There has been a long campaign to protect some of Devon’s more sensitive green spaces:
Life on the Verge in Devon > help manage roadside verges for their wildlife and wildflowers
The campaign to encourage wild flowers on our roadside verges has been going on for some time:
Futures Forum: Devonshire hedgerows and verges – and national guidance on cutting (2013)
Futures Forum: Devonshire verges >>> extending wildflower projects across the county (2015)
Futures Forum: “Roadside verges are helping some of the rarest wildflowers in the UK survive, but are under siege, thanks to a combination of mismanagement and pollution” (2017)
The Herald reports on some real success just made:
10 things the county council could do to make a greener Devon
This is what the County Council agreed to last week:
10 Point Green Action Plan
This council notes its resolution on declaring a climate emergency in Devon, in February.
This council notes also that officers launched the policy on wildflower verges earlier this month. Huge congratulations to the officers who helped bring this about.
The government has now declared a state of climate emergency across the UK, following the actions of Extinction Rebellion.
Climate change and other human activity is now causing species to decline at a rate unprecedented in human history, with three-quarters of land-based environments and two-thirds of the marine environment significantly altered.
Devon County Council, with its positive record on the environment is well placed to work with others to help mitigate the catastrophe coming our way.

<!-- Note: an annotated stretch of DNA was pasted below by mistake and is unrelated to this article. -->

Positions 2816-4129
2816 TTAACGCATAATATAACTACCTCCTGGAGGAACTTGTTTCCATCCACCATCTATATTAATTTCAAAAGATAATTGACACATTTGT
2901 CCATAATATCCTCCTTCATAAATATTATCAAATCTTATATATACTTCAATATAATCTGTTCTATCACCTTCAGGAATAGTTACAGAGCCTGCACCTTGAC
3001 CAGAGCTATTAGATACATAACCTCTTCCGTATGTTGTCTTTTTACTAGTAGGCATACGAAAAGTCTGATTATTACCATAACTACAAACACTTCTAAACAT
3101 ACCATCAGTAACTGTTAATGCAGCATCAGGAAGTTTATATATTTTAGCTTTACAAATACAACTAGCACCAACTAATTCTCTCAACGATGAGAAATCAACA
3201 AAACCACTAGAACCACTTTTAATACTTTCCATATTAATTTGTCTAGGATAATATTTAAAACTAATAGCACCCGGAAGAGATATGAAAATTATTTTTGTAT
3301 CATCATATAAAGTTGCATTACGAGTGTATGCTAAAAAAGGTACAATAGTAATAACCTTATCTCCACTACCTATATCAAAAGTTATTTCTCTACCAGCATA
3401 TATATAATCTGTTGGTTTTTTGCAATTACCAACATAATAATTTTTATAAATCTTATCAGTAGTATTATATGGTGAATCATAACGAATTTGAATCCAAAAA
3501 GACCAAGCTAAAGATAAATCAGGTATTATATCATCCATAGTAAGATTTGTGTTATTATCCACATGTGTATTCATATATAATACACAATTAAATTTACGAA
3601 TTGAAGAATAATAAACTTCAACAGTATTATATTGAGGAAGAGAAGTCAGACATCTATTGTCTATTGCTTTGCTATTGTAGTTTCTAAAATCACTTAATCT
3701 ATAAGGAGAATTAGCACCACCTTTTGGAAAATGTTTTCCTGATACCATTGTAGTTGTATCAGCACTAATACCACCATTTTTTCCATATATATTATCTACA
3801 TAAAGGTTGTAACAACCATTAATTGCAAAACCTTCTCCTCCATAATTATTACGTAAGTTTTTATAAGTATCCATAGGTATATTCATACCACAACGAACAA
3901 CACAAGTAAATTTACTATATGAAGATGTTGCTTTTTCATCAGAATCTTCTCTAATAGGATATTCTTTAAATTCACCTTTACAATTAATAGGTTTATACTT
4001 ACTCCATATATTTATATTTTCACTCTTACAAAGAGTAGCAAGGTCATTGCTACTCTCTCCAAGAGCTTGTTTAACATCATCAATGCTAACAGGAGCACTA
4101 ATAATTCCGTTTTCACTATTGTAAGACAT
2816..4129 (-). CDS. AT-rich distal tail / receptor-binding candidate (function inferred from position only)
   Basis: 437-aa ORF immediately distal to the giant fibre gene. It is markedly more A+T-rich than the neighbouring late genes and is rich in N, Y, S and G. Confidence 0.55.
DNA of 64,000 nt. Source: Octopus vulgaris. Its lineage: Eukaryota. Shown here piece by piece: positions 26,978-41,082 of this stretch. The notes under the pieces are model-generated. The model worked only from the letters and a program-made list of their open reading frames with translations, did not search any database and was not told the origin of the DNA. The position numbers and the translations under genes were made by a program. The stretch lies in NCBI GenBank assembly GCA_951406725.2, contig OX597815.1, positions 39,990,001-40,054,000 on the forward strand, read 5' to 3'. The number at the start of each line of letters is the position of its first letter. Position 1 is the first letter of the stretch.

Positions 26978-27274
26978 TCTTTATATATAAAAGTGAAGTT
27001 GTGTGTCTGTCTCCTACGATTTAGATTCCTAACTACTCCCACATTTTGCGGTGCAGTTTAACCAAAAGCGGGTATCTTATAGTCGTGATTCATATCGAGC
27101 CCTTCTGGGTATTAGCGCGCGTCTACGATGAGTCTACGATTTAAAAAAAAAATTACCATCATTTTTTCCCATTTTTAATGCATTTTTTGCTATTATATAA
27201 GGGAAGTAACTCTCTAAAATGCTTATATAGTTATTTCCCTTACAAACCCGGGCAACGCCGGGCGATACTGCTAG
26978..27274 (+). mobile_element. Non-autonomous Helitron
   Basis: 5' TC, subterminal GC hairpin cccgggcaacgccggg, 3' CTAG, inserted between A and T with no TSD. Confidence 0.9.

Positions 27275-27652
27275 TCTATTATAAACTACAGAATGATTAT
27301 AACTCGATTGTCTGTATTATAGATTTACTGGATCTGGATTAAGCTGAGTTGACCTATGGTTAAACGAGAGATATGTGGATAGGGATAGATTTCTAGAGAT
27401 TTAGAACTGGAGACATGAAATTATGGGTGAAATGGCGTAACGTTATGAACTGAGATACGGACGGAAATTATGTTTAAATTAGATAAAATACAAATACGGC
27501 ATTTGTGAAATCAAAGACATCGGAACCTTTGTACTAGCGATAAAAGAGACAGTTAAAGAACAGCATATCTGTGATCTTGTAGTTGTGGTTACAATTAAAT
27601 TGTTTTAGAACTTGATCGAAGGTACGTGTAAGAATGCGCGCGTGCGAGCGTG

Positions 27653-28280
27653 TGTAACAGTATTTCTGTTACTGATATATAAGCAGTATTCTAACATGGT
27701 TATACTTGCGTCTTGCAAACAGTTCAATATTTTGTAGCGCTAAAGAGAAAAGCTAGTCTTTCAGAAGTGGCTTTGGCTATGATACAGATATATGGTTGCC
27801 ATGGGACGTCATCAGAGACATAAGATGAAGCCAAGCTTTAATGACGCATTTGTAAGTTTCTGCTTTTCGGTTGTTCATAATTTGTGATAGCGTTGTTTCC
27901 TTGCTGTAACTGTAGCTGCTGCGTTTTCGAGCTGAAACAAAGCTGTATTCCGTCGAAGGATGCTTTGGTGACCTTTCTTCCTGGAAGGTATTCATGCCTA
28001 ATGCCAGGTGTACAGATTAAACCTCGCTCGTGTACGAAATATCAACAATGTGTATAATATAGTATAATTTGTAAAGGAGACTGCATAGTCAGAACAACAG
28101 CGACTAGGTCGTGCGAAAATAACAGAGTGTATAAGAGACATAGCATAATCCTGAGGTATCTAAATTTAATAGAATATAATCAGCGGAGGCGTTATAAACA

Therefore, this council agrees to:
1. Call on the government to offer all pollinators full legal protection from harm
2. Write to all Devon outlets stocking bee harming pesticides, and urge them to permanently cancel their order with the suppliers
3. Take action to phase out all glyphosate pesticides used in council weed spraying or any other council related activity, by December 2019 (there may be exceptional circumstances such as dealing with specific non native species, such as Japanese knotweed)
4. Support Devon County Council tenant farmers in phasing out the use of inorganic fertilisers (such as nitrogen) by December 2023
5. Support Devon County Council tenant farmers in setting aside 10 per cent of their land for wildlife and/or wildflower mixes for pollinators
6. Work with community groups and non-government organisations such as Devon Wildlife Trust and the Woodland Trust to support Devon County Council tenant farmers to set aside five per cent of their land for tree planting
7. Work with community groups and non-government organisations such as Devon Wildlife Trust and the Woodland Trust on supporting town and parish councils, schools and community groups to set aside land for tree planting
8. Develop a policy on soil health good practice, with an emphasis on allowing land to recover and phasing out damaging chemicals, which are ultimately sterilising the land. This would include setting appropriate and reasonable targets for Devon County Council tenant farmers
9. Work with South West Water on a campaign to save water across the county, with an emphasis on education about future water scarcity. Specifically target town and parish councils, community groups and schools to raise awareness of the importance of good water practice
10. Support Devon Wildlife Trust’s campaign by calling on the Environment Secretary to allocate a further eight Marine Conservation Zones to Devon’s waters. Details can be found on the DWT website – https://www.devonwildlifetrust.org/take-action/marine-conservation-zones
And this is comment from Cllr Claire Wright, the Councillor who’s been pushing for action:
Debate on my 10 point Devon Green Action Plan takes place tomorrow!
10 Point Green Action Plan referred to Environment Board… but Tories vote down proposal to write to new Environment Secretary